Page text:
Grizzly bears might be the scariest species of bear in the lower 48, but you’re more likely to encounter a black bear, because they are so prevalent. An estimated 750,000 black bears live in the forests of 32 states, stretching from Florida into Canada, and coast to coast. An estimated 1,900 bears live in Great Smoky Mountains National Park, which works out to two bears per square mile.
Black bears are no pushovers. They can grow up to six feet long, and weigh between 200 and 600 pounds. There were 48 fatal bear attacks in North America between 2000 and 2017, and black bears were responsible for 25. They eat whatever they can find, mostly berries and nuts, but will chow down on insects and small animals, too. They have a keen sense of smell, can climb trees, and are easily addicted to cocaine (just kidding).
Bear encounters are rare inside the parks, usually non-fatal, and occasionally comedic. In 2019, a bear was caught on camera sitting in a hot tub on a cabin’s porch in Gatlinburg, Tennessee, on the Great Smoky Mountains park border.
But in a serious encounter last June, a family of five was camping in Elkmont Campground, when a bear tore into their tent at 5 A.M., attacking a three-year-old girl and her mother. The bear was large—around 350 pounds—which park biologists believe suggests it had regular access to non-natural food sources. Rangers think the bear was attracted to food smells in the campground, particularly dog food left out at the site.
The father was able to scare the bear from the tent, and the victims suffered superficial lacerations to their heads. Rangers closed the campground, set traps, and monitored the area. A male bear was captured and euthanized, which leads us back to what I said earlier on: most of the time human-wildlife encounters end up worse for the animal.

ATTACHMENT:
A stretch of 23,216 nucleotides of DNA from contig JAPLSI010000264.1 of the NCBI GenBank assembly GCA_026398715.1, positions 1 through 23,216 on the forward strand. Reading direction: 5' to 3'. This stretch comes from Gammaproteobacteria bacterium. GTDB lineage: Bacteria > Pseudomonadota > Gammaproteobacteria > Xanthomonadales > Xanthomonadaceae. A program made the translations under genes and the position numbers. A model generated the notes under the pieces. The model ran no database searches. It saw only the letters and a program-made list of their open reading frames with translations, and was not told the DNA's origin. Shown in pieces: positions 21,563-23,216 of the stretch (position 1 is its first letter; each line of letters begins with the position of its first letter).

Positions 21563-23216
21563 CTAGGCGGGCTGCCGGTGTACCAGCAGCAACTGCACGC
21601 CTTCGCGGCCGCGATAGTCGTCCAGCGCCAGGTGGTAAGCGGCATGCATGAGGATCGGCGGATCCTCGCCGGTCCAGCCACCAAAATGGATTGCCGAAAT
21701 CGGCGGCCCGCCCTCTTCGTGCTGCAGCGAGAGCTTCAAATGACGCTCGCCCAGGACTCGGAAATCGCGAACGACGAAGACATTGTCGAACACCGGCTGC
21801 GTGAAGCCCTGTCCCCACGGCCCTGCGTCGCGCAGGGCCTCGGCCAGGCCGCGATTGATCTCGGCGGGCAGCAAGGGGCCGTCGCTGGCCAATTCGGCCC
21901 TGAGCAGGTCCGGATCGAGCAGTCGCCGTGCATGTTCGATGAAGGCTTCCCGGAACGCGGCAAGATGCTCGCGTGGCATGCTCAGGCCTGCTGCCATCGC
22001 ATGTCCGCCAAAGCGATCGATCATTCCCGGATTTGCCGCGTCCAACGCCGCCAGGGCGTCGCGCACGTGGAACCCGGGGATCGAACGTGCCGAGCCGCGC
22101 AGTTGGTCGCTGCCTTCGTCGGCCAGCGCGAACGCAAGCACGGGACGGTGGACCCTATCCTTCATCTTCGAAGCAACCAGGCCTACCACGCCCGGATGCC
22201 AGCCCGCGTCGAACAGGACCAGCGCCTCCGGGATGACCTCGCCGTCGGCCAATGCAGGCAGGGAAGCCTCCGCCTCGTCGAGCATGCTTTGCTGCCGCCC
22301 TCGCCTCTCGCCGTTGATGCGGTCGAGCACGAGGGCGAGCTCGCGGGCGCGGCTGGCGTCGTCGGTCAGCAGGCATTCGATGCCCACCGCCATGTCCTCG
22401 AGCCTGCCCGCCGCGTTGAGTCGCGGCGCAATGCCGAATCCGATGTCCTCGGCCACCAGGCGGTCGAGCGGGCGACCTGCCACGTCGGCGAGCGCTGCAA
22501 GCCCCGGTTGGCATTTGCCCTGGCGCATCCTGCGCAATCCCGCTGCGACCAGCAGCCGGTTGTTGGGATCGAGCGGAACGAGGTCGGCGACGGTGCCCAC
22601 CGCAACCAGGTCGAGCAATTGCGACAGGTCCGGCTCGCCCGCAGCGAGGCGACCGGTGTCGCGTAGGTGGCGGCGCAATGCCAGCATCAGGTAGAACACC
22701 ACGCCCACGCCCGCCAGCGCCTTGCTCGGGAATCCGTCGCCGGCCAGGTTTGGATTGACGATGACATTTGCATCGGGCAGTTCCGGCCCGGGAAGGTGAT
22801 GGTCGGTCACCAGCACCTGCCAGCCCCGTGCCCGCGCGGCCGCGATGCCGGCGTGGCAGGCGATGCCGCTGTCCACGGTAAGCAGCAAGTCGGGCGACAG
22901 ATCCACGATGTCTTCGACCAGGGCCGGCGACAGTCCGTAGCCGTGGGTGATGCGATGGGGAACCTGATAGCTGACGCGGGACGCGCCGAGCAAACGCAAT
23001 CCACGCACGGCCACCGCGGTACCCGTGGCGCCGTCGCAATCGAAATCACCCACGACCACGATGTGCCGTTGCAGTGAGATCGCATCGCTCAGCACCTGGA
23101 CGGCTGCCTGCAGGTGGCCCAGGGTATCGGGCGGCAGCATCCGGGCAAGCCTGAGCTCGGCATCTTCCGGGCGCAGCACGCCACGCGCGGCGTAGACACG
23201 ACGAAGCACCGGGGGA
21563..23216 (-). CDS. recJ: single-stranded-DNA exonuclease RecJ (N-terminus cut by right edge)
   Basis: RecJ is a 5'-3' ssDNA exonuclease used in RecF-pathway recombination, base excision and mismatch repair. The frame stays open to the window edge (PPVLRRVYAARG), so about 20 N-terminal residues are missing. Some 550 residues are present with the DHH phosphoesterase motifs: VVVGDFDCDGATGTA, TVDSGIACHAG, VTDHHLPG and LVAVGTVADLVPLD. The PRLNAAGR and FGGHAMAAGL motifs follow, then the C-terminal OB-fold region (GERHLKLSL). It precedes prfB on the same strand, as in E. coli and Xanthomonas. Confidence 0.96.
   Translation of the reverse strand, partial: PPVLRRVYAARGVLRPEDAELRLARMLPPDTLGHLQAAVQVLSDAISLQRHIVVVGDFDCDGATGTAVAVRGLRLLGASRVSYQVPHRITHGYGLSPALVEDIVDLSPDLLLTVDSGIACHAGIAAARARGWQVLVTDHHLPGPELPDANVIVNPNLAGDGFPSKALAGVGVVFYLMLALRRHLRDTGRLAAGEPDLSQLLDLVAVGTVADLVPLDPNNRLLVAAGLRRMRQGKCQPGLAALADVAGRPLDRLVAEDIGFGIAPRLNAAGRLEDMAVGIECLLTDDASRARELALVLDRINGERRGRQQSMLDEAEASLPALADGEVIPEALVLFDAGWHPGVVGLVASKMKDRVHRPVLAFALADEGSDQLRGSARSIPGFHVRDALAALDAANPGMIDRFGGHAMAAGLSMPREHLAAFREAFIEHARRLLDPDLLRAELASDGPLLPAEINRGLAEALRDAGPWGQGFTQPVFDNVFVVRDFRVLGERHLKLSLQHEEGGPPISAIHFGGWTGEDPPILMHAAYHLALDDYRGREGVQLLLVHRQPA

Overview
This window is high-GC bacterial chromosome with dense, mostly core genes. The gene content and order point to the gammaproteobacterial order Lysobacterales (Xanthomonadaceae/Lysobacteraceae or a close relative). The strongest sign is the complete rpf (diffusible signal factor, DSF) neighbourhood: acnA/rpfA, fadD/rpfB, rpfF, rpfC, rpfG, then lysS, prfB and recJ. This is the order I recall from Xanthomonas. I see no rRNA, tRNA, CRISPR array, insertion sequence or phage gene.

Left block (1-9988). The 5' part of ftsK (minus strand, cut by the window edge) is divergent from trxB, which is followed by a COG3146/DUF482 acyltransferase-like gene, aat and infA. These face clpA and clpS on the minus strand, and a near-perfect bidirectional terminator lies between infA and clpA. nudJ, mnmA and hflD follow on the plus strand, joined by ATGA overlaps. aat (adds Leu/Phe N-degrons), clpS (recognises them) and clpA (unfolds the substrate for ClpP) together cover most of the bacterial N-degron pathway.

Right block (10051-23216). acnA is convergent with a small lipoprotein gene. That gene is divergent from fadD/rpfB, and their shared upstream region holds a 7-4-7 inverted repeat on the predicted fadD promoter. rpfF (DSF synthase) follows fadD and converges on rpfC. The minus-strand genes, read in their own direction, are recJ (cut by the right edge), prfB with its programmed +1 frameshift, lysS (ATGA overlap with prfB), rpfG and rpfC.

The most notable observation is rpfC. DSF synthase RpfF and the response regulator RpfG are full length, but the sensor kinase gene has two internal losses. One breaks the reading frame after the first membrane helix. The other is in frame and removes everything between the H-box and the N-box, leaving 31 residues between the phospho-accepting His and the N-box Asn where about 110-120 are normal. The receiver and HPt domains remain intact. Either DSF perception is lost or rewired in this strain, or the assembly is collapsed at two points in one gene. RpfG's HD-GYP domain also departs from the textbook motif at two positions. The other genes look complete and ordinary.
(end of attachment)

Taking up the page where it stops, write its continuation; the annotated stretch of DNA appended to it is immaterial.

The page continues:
The number-one rule with black bears: don’t feed them. A subset of that rule is to secure your food if you’re camping in bear country. That means storing all your food and anything that smells like food in your car if you’re in the frontcountry, and using a bear-proof container in the backcountry. Black bears have the best sense of smell of any land animal in the U.S., so that toothpaste container or half-eaten protein bar in your pack, tucked into the corner of your tent, smells delicious.
If you encounter a bear on the trail, keep your distance. Black bears mostly attack when feeling defensive. If the bear charges, stand your ground. Do not run, as bears love a chase and are faster than you. Make yourself big and loud. Throw rocks if the bear persists. When the bear is within 20 yards, discharge your bear spray. If that doesn’t work, and the bear attacks, fight back. Aim for the nose, and punch like crazy.
Graham Averill is Outside’s national park’s columnist. He’s typically too loud a hiker to encounter wildlife on the trail, but does see quite a few black bears while biking gravel roads in Pisgah National Forest near the Blue Ridge Parkway, North Carolina. His healthy fear of sharks would keep him out of the ocean if he didn’t love surfing so much.